The Public Affairs Institute and the Bertelsmann Foundation organized a public debate on April 26th, "Escaping the Escape - Europe and the Refugee Crisis".Marek Prawda, Director of the European Commission Representation in Poland and Jacek Kucharczyk, President of the Public Affairs Institute drew attention to issues such as the European Commission's tools to support refugee and transit states, such as the EU Emergency Trust Fund for Africa, which aims to support young people and create workplaces and European Investment Plan, focusing on supporting economic investment in refugee countries. They also highlighted the problem of social awareness, reluctance and lack of empathy for migrants, confirmed by research conducted by IPA and Bertelsmann Foundation among young people living in the Central Europe.
Gabriele Schöler, Senior Project Manager of the Bertelsmann Foundation and Christian-Peter Hanelt, Senior Expert of the Bertelsmann Foundation gave an introduction. In their opinion we need a common policy in the area of security, economy and agriculture that would assist in solving migration challenges in the world. It is also important to support individual transit countries. The issues of weapon trade and women's empowerment were also discussed as areas of in need of improvement in many countries neighboring the European Union.Expert underlined that in 2015, 65.3 million people were displaced, of which 21.3 million were refugees. This number is almost equal to the displacement taking place during and after World War II. Of those 65.3 million displaced, Europe hosts only 6% of the total number of refugees.
The debate was also an opportunity to present publication ,,Escaping the Escape”. The comprehensive book contains the country case studies recommendations for addressing the problems faced by war-prone states and those in difficult political and economic situation.
The expert discussion started with comments by Mariam Safi (Afghanistan), Director of Research and Development Studies (DROP). She drew attention to the problems of violence, insecurity, divisions in government and serious economic problems. The tasks for the European Union proposed by Ms. Safi are centered around the promotion of peace and stability, civil service reform, the development of human resources and the promotion of respect for the rights of women and children. Director Safi emphasized the need to focus on the development of local markets, so that local businesses have a chance to develop which avoids creating a dependence on financial aid.
Then the floor was taken by J.Shola Omotol (Nigeria), a professor of Political Science at the Federal University of Oye Ekiti. He pointed out that the main problem in Nigeria was the issue of managing the country. Corruption, the spending of finances, the violation of civil liberties, religious-ethnic tension are the causes of mass “escapes”, or outflow from these regions. The ubiquitous unemployment, impoverishment and weakening of rural development lead to a lack of confidence as to how to improve the situation. The professor proposed several ways out of the crisis. First of all, he pointed out that each country has specific conditions and should be approached individually. Fund management support is also needed. Nigeria needs long-term and sustainable development, and it will only be possible if funds will reach the right hands.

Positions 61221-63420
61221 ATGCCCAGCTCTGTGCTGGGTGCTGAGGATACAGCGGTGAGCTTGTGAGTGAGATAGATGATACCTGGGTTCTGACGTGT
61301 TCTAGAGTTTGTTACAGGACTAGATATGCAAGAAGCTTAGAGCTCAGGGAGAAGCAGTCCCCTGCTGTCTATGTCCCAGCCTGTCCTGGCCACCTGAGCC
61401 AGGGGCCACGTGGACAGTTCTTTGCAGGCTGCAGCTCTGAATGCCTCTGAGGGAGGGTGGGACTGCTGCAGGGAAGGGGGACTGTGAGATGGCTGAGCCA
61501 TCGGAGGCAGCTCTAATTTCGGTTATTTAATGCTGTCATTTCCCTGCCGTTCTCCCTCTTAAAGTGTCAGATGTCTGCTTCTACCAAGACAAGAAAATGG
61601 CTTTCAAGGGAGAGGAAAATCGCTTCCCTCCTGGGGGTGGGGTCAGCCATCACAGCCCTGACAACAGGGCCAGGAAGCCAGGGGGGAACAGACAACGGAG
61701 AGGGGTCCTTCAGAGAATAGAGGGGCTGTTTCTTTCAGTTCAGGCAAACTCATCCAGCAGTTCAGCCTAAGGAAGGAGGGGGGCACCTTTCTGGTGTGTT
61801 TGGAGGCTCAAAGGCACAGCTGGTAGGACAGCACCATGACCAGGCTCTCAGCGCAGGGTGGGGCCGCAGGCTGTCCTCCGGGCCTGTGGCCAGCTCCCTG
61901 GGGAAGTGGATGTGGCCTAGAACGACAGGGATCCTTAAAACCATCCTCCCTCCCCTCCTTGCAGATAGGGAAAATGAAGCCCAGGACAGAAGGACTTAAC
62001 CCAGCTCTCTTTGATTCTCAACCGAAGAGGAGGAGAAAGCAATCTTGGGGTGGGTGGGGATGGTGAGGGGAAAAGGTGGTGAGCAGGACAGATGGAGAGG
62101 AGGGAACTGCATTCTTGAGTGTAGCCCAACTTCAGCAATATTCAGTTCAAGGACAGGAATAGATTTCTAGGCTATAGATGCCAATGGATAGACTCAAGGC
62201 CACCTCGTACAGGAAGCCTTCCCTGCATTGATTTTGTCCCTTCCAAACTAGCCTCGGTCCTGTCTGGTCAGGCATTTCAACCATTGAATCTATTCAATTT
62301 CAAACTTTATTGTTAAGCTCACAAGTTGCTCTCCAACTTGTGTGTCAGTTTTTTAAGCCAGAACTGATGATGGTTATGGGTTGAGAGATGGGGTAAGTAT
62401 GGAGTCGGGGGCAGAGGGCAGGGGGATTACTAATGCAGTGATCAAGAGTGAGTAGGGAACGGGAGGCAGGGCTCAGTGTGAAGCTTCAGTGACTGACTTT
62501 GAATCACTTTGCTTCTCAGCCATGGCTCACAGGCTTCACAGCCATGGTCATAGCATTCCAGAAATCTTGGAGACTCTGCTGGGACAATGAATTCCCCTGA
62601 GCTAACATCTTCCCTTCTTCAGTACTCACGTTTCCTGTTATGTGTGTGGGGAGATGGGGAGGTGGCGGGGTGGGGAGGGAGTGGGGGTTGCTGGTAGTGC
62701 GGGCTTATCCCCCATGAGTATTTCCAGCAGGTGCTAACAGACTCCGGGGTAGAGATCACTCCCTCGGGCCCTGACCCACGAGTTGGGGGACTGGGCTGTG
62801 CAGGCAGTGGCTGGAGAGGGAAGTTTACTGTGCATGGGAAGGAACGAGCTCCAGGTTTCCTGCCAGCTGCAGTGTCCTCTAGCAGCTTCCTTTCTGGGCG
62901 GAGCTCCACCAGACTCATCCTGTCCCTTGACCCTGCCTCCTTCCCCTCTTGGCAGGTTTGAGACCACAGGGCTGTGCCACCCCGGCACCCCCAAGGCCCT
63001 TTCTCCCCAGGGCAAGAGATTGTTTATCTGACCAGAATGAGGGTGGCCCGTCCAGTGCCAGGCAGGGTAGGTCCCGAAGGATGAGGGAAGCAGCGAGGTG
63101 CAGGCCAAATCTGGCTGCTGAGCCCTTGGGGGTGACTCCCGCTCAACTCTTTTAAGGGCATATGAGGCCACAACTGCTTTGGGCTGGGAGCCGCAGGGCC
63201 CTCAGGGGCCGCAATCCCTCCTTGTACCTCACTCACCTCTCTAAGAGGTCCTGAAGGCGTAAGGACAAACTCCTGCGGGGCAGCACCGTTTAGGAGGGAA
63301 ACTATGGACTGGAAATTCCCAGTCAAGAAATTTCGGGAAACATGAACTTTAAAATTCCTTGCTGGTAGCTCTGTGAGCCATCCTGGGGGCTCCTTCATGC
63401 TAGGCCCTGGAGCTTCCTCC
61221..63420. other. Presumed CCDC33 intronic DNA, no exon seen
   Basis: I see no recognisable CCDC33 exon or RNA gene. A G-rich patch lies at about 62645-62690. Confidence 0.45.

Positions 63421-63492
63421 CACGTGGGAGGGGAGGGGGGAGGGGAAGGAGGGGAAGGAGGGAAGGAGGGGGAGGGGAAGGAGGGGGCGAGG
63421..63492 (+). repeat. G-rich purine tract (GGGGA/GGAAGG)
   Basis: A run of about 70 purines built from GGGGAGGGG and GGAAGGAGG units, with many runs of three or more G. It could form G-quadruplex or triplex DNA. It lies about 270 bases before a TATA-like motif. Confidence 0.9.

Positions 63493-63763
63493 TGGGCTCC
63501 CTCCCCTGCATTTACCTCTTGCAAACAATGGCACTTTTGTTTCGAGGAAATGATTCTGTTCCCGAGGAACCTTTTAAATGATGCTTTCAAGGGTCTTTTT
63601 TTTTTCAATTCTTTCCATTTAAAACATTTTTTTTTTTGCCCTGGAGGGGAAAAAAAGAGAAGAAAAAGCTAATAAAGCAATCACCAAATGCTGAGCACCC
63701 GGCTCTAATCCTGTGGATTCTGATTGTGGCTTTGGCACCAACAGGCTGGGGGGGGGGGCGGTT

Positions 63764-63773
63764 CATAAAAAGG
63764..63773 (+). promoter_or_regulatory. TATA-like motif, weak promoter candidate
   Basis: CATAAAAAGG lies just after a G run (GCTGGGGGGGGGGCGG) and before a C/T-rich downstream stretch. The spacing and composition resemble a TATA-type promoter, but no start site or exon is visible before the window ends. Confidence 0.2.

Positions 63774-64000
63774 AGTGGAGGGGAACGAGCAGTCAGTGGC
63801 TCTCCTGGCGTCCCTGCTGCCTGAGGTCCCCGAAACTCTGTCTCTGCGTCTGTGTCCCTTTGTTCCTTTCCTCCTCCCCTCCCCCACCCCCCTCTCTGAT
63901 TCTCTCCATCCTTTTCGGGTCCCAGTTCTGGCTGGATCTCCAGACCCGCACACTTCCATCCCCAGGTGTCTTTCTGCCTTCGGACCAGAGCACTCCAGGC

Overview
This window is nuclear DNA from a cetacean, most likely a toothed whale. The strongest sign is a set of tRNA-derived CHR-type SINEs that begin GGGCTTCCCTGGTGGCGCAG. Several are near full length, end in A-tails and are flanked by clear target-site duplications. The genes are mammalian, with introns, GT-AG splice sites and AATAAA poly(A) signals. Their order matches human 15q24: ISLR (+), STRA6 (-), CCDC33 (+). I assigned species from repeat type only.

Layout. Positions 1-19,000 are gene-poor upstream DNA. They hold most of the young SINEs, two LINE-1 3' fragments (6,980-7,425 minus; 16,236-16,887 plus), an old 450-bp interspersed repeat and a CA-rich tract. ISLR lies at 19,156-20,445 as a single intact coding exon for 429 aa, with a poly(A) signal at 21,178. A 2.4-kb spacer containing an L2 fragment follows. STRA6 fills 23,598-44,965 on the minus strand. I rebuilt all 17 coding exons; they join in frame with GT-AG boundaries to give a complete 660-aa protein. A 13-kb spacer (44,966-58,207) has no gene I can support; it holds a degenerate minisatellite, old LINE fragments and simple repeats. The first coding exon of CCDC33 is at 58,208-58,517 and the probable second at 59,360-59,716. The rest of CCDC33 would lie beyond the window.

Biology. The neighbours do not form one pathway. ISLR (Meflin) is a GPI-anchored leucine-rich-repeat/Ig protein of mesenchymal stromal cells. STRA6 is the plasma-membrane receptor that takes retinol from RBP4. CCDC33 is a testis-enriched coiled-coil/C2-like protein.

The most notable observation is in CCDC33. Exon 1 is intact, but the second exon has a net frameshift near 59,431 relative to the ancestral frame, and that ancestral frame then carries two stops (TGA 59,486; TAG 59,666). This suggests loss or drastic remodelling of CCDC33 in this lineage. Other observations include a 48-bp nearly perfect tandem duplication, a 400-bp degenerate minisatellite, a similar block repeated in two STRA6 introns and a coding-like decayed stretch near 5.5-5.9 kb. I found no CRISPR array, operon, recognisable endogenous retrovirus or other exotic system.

Zakariya El Zaidy(Libya), head of the Danish Refugee Council, joined the discussion. The expert spoke from the perspective of a transit country citizen. He explained that the lack of stability in the country, the difficult economic situation and the unsigned Geneva Convention are the main drivers for removing emigrants. Well-functioning smuggling, also encourages the selection of a Libyan corridor. The proposed solutions include integrated anti-smuggling cooperation, such as limiting the control of smuggling gangs, strengthening Libyan institutions which support immigrants and increasing border controls.
Dane Taleski(Republic of Macedonia), a professor of South East European University in Tetovo/Skopje presented causes of migration in the Balkans that are connected with difficult economic and social situation and a sluggish prospect of accession to the European Union. Family members in other European countries and labor market needs are also important. The proposed solutions include increased access to services, infrastructure and health care that would make the Balkans more attractive for their own citizens. It is also necessary to eliminate corruption. According to the Professor, enlargement of the European Union's borders would also contribute to building security.
Marta Górczyńska(Poland), an expert of the Helsinki Foundation for Human Rightsspoke at the end of the discussion. From the perspective of the transit country for most refugees Russia or Tajikistan the main problem in Poland is the social reluctance to accept refugees and flaws in the integration policies. The tasks proposed for the European Union can be helpful in her opinion in developing neighborhood policy and solving conflicts.